The 20-year-old has quickly worked his way up to Double-A in two seasons. He made only four starts in Pensacola last season, but the Reds have high hopes for the pitcher.
Stephenson posted a 2.99 ERA between three levels last year. He's got a great fastball (which can touch 100 mph), a strong breaking ball and is still developing his changeup.
Whatever he is doing is working. The right-hander struck out 136 batters and walked only 35 in 114.1 innings in 2013.
Cincinnati likes the growth that Stephenson has shown in his two years since coming out of high school. Reds player development director Jeff Graupe talked about Stephenson's development, via MLB.com's Mark Sheldon:
He came to us as a high school kid who was very talented but was almost trying to do too much at times. He added a few extra pitches he probably didn't need. Going away from that and using his main three pitches and attacking hitters early in counts, I think, was a big step forward.
With younger guys, we want to establish fastball command. With the power he brings with his four-seam, it was plenty enough to be successful for him.
He learned what works for him and what he needs to do to keep putting hitters away on a consistent basis.
Stephenson isn't expected to be in the majors until 2015. If he can put up more great numbers this season, there is an outside chance that he could be called up in September. A 2014 debut doesn't look likely as of now, but he's someone to keep an eye on.
C Devin Mesoraco
The Reds were able to trade away Ryan Hanigan because they liked what they saw from Devin Mesoraco in his prolonged stint in the majors.
His slash line of .238/.287/.362 doesn't look great, but it's time to see what he can do when he plays every day. He impressed when he did so last year. He played in 20 games in a month only twice last season, and his two highest averages of the year came during those months, including a .294 average in July.
Mesoraco has been hyped up as a strong offensive catcher. The Reds dealt catcher Yasmani Grandal a couple of years ago because they liked Mesoraco's bat. Hanigan became expendable after Mesoraco showed that he can handle a pitching staff and handle the bat.
However, Mesoraco needs to continue to improve with runners on base. The 25-year-old hit .258 with six home runs with the bases empty. He hit only .213 with runners on and .239 with runners in scoring position.
The catcher is going to have high expectations in 2014. Now that he is going to play every day, Mesoraco will be able to show what he can do at the plate.
SS Zack Cozart
No player in the Cincinnati lineup received more criticism last year than Zack Cozart. The Reds finally had a strong leadoff hitter in Shin-Soo Choo, but Cozart couldn't fill the void at No. 2.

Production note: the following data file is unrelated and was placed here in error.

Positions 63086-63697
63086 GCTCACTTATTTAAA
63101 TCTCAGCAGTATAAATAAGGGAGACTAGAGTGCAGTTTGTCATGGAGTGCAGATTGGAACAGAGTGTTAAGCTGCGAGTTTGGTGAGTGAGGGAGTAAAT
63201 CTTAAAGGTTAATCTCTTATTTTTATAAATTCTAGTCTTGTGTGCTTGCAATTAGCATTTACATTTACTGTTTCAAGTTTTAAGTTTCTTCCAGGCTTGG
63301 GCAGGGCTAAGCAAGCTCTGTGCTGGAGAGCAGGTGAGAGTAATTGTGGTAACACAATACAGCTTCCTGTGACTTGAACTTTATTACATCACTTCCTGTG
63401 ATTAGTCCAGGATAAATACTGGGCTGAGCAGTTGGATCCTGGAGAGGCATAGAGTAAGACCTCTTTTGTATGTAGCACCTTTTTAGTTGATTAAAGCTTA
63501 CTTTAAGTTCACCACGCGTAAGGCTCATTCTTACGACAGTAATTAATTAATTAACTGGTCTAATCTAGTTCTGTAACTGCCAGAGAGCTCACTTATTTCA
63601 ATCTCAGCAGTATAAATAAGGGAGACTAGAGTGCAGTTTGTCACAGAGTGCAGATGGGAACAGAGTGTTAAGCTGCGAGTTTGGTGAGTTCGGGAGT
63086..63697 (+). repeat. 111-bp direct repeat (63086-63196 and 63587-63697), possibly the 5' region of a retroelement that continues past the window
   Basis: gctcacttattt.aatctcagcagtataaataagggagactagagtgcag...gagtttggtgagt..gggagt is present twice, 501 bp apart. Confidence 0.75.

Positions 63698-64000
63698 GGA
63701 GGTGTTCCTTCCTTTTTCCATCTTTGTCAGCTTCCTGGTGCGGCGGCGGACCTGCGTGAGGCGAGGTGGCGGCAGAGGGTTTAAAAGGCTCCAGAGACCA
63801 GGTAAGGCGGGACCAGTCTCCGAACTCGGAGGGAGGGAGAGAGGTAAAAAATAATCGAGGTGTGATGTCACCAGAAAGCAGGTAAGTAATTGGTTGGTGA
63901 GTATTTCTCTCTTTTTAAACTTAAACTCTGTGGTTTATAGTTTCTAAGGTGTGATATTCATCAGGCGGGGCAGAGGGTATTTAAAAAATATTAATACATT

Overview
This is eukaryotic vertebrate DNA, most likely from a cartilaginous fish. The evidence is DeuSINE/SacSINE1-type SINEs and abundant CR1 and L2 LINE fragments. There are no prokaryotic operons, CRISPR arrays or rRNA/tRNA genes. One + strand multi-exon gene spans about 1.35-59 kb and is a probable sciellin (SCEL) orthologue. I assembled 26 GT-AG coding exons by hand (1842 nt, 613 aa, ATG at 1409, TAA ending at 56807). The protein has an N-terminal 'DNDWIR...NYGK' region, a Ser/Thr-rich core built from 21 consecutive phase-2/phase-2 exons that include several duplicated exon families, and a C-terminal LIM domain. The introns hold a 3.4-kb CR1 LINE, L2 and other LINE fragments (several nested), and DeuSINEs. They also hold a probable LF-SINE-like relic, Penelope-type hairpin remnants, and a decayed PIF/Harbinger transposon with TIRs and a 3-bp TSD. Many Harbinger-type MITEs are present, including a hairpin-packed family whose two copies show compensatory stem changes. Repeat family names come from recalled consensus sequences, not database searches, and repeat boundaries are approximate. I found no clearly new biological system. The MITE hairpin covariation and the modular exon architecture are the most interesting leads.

Oddly enough, the shortstop put up relatively better numbers last year than he did before. He hit slightly fewer doubles, triples and home runs last season, but his average and RBI total increased significantly.
Many fans don't give Cozart enough credit for doing what was asked of him. He tied for the second-most sacrifice flies (10) and the third-most sacrifice bunts (13) last year. Those don't got a lot off attention, but they are crucial to a team's success.
Like Mesoraco, Cozart was much better with the bases clear. He hit .272 when nobody was on base, but his .228 average with runners on should go up as he is asked to drive in runners more rather than just move them along.
Assuming he bats down in the order, the 28-year-old won't have a lot of pressure on him. There was a lot of pressure on him in 2013 to perform well hitting behind Choo and ahead of Votto. Now he will get a chance to relax and find his swing.
Final Bench Spot:
INF Ramon Santiago (Age 34)
2B/2B Henry Rodriguez (Age 23)
2B/3B Chris Nelson (Age 28)
OF Roger Bernadina (Age 29)
Unless he just puts on an absolute show in spring training, the odds of Roger Bernadina making the Opening Day roster aren't very good. Cincinnati has its outfield set, and with Chris Heisey and Skip Schumaker on the bench, outfield isn't a huge need.
That means the battle for the final bench spot will come down to Ramon Santiago, Henry Rodriguez and Chris Nelson.
If it comes down to who gives the Reds the most off the bench, Rodriguez should be the pick. However, this battle is probably going to be won based on need.
Neither Santiago nor Nelson provide much offense. Santiago hit .224 with only 10 extra-base hits in 80 games with the Detroit Tigers last year. Nelson was slightly more productive while splitting time among three teams, hitting .227 with three home runs, four doubles and four triples.
In 2012, Nelson hit .301/.352/.458 with nine homers, 21 doubles and three triples with the Colorado Rockies. If he can get back to that form, the Reds would be thrilled.
However, the 2014 Reds are lacking a backup shortstop. That's how the final roster spot is likely going to be won. Back in December, Cincinnati GM Walt Jocketty, via MLB.com's Mark Sheldon, set out to find a switch-hitting infielder for the bench. That's exactly what he got in Santiago.
Zack Cozart is a solid starter, but nobody else on the current roster has much experience at shortstop. Nelson has played a total of three games in the majors at shortstop, whereas Santiago has played the majority of his games at the position. Rodriguez has played only 58 games at shortstop in the minors.
Nelson may give the Reds more on offense, but the Reds need someone who can give Cozart occasional days off. As of now, it looks like Santiago has the inside track for the final roster spot.